On February 9, 2019 the 17th Annual Conservation Education W.I.S.E Foundation Awards and Banquet was held at the BMO Centre in Calgary where over 400 people helped us honour two outstanding Albertans who were inducted into the W.I.S.E. Awards Hall of Fame. Despite the frigid temperatures outside, it was a wonderful evening of camaraderie and celebration in the name of Conservation Education.

Among those in attendance were Brandy Payne, Associate Minister of Health and MLA for Calgary-Acadia, and Mr. Eric Rosendahl, MLA for West Yellowhead. Mr. Rosendahl spoke about the positive impact Conservation Education has on the people of the province and his belief that our sustainable natural resources will be available and enjoyed for generations, with our help. In addition to our guests, we received letters from the Minister of Environment and Parks, Shannon Phillips, Calgary Mayor Naheed Nenshi and the Honourable Rachel Notley, Premier of Alberta. Premier Notley wrote that she “can think of no other organization in the province that has done more to promote an ethical and sustainable approach to wildlife conservation than the Alberta Hunter Education Instructors’ Association”. She acknowledged the overwhelming success of our programs and thanked us for teaching hundreds of thousands of students with genuine regard for their impact on the environment.

As mentioned, this year at the WISE Awards we recognized two deserving people for their contributions to the cause of conservation education. The following is an excerpt of the presentations made to honour these individuals.

 The WISE Public Service Conservation Award

The WISE Public Service Conservation Award recognizes achievements in public relations, conservation ethics and community leadership by federal, provincial or municipal employees who devote time to educate Albertans in the area of fish and wildlife resource use.

This year we were pleased to recognize Mr. Chris Watson of Drayton Valley, Alberta.

From an early age, Chris’ love of the outdoors was encouraged by his mother and father. His family home in Winnipeg was on the very outskirts of the city next to a protected area of tall grasses and bush. He often explored this area and in the summers spent time at his parent’s farm enjoying the countryside and outdoors. When Chris was 12 years old, he had a paper route and one day when delivering papers, he found a deer antler. It was then that his true interest in fauna began.

By the age of 16 Chris began hunting waterfowl with his father and it was also then that Chris was introduced to archery at his school. His class went to a camp where he tried the sport and soon afterwards went to the local archery range to purchase a bow and became hooked on the sport. He was granted permission to hunt deer just outside of the city and has loved bowhunting ever since.

Chris’ childhood experiences led him to pursue studies in Conservation Enforcement. In the summers he worked as a Park Patrol Officer in Manitoba, twice at Whiteshell Provincial Park, and also at George Lake. After college he was successful in securing a position with Alberta Fish and Wildlife. During his employment as an officer with the government agency, he has worked in the communities of Fairview, Oyen, Calgary, Barrhead and Hinton, where he currently lives and has worked for the past 15 years.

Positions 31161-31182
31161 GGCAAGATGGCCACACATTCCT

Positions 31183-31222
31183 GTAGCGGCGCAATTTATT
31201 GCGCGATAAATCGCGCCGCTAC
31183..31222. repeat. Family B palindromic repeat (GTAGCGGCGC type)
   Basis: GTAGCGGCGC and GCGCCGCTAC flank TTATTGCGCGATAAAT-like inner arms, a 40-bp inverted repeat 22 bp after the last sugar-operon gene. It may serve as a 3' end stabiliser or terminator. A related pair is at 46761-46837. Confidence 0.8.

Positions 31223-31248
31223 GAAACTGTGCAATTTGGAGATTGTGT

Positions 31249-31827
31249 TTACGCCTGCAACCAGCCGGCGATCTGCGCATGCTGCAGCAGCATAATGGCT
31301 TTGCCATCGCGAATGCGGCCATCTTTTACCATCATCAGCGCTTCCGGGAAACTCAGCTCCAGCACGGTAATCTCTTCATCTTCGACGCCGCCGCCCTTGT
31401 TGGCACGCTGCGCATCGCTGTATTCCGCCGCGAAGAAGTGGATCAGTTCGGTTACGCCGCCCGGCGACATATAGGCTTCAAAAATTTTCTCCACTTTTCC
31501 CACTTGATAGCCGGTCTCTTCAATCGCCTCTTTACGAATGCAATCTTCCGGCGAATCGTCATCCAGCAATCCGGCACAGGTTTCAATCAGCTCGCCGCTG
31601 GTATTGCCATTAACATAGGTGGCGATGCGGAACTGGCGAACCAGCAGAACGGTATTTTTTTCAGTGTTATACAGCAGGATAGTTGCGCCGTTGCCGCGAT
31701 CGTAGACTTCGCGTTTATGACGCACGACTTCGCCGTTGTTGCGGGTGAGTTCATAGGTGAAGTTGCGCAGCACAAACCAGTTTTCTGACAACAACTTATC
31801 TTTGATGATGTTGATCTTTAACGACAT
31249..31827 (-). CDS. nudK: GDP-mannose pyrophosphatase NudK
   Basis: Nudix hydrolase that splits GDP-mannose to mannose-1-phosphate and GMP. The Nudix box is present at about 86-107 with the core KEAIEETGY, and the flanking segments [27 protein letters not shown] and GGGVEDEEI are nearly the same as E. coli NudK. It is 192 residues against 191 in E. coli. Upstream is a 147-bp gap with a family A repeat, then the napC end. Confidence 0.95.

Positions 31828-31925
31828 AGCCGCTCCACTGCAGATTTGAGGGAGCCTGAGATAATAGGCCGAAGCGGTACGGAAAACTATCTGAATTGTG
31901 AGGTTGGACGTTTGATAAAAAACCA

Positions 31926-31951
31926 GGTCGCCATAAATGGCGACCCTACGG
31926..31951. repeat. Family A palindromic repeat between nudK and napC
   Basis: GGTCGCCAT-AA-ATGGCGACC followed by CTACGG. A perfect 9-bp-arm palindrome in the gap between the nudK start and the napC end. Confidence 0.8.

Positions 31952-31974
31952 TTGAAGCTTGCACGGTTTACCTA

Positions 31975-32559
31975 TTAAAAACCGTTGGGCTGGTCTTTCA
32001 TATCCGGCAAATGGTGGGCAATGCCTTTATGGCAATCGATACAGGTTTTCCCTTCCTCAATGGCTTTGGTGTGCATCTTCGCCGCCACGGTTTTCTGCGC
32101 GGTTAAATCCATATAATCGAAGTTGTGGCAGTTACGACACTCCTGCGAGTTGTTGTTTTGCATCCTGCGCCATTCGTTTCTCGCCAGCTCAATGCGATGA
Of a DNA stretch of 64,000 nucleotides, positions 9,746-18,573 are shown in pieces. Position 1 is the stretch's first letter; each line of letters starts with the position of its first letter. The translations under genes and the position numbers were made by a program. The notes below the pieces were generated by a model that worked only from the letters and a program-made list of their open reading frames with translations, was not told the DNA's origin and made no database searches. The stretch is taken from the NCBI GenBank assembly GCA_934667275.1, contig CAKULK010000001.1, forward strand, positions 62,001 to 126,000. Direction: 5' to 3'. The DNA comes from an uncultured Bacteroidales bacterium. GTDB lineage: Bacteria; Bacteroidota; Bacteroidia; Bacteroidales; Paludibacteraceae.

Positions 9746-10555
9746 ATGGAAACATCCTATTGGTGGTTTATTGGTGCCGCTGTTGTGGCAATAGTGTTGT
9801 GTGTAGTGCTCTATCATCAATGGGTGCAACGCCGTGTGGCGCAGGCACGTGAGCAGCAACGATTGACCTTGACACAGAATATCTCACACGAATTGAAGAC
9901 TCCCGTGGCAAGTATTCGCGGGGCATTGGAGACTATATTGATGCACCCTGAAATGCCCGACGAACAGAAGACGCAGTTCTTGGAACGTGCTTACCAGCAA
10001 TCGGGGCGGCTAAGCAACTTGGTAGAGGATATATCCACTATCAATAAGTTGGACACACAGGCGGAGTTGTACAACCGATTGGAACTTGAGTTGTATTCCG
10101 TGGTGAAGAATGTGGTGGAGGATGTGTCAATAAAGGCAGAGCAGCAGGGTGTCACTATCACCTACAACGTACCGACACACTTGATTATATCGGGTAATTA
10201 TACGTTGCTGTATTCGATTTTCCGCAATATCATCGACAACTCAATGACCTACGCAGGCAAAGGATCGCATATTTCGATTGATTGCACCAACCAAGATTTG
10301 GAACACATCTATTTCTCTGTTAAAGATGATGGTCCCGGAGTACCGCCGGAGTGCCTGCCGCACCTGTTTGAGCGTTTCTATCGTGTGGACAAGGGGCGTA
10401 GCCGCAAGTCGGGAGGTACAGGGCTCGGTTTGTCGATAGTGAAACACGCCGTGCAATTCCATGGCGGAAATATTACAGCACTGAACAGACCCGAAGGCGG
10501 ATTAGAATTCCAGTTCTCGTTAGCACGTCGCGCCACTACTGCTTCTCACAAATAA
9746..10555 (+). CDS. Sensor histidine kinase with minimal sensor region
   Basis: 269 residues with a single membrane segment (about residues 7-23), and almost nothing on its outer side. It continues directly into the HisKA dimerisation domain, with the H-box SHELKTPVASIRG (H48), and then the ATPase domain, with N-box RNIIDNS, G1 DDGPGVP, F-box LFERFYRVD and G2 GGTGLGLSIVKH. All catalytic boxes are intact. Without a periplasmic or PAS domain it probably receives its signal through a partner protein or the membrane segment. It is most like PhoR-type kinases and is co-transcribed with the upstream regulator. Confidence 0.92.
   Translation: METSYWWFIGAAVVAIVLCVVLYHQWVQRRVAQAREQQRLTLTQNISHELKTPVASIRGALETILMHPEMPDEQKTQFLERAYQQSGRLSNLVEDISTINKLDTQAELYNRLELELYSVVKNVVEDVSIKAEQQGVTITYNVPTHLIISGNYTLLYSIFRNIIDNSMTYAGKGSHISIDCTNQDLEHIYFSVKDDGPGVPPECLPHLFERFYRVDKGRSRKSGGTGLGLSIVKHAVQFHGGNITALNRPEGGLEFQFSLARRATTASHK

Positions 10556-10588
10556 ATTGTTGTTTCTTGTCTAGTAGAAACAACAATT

While living and working in Hinton, Chris has been a great influence in the community outside of his role as a Fish and Wildlife Officer. He has been very involved with the Yellowhead Arrow Launchers Association and the Hinton Fish and Game Association. Through helping to secure provincial and municipal grants and stakeholder funding support, he and the dedicated volunteers involved have facilitated an investment of close to $1,000,000 into the Hinton Fish and Game facilities in the last decade.

The Range houses an outdoor recreational archery complex which is recognized as one of the best in Alberta, offering 3D targets year-round, and newer 3D targets used for competitive shooting events. Working alongside club president Kevin Guimond, the funding Chris secured helped to build an indoor range, allowing for increased opportunity for youth archery and other programs throughout the year.

With the development of these facilities, the club wanted an accepted archery program and followed AHEIA’s lead with the National Archery in the Schools Program (NASP). Chris believes in the philosophy of NASP, recognizing and encouraging all students, athletic or not, through positive reinforcement. As their program evolves under the direction of senior instructors, they have developed a mentorship program for junior instructors who assist the youngest participants, starting as early as 5 years of age. To see these young instructors develop in their public speaking, coaching and mentoring abilities has been every bit as rewarding to Chris as seeing the smiles on the participants faces when they hit their first bullseye.

When the program was introduced, Chris was bombarded with youth wanting to participate. He helped raise funds through raffles to purchase bows, arrows and targets for both the Catholic and Public high schools in Hinton. The high schools now have archery incorporated into their physical education curriculum. The younger students in the community are trained at the indoor range through the Yellowhead Arrow Launchers, where Chris can often be found every week teaching skill development.

Chris is also involved with the Wild Sheep Foundation who recently granted $10,000 towards development of a youth trap shooting program at the Hinton Fish and Game ranges. With these funds, firearms, shells and targets were purchased, which will allow the youth league participants to shoot all summer long for free other than a small fee for insurance. He has also submitted grant applications for improvements to the clubhouse and hopefully they will be awarded soon so renovations can begin this year.